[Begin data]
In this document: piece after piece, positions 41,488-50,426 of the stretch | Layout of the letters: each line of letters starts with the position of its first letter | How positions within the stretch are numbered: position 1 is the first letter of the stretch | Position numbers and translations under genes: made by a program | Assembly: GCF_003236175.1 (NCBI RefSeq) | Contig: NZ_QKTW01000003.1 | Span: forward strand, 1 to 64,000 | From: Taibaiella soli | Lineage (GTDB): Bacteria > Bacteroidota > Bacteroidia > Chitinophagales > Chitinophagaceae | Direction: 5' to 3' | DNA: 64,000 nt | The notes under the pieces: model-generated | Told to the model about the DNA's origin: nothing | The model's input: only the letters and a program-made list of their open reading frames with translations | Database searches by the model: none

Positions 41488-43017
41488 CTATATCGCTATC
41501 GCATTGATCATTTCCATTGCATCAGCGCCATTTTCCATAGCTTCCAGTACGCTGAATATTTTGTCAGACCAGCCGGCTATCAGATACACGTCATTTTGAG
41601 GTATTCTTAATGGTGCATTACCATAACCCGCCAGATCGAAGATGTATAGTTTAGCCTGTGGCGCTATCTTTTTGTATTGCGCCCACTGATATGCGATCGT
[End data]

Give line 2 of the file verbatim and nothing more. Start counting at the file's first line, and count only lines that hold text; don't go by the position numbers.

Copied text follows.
Positions 41488-43017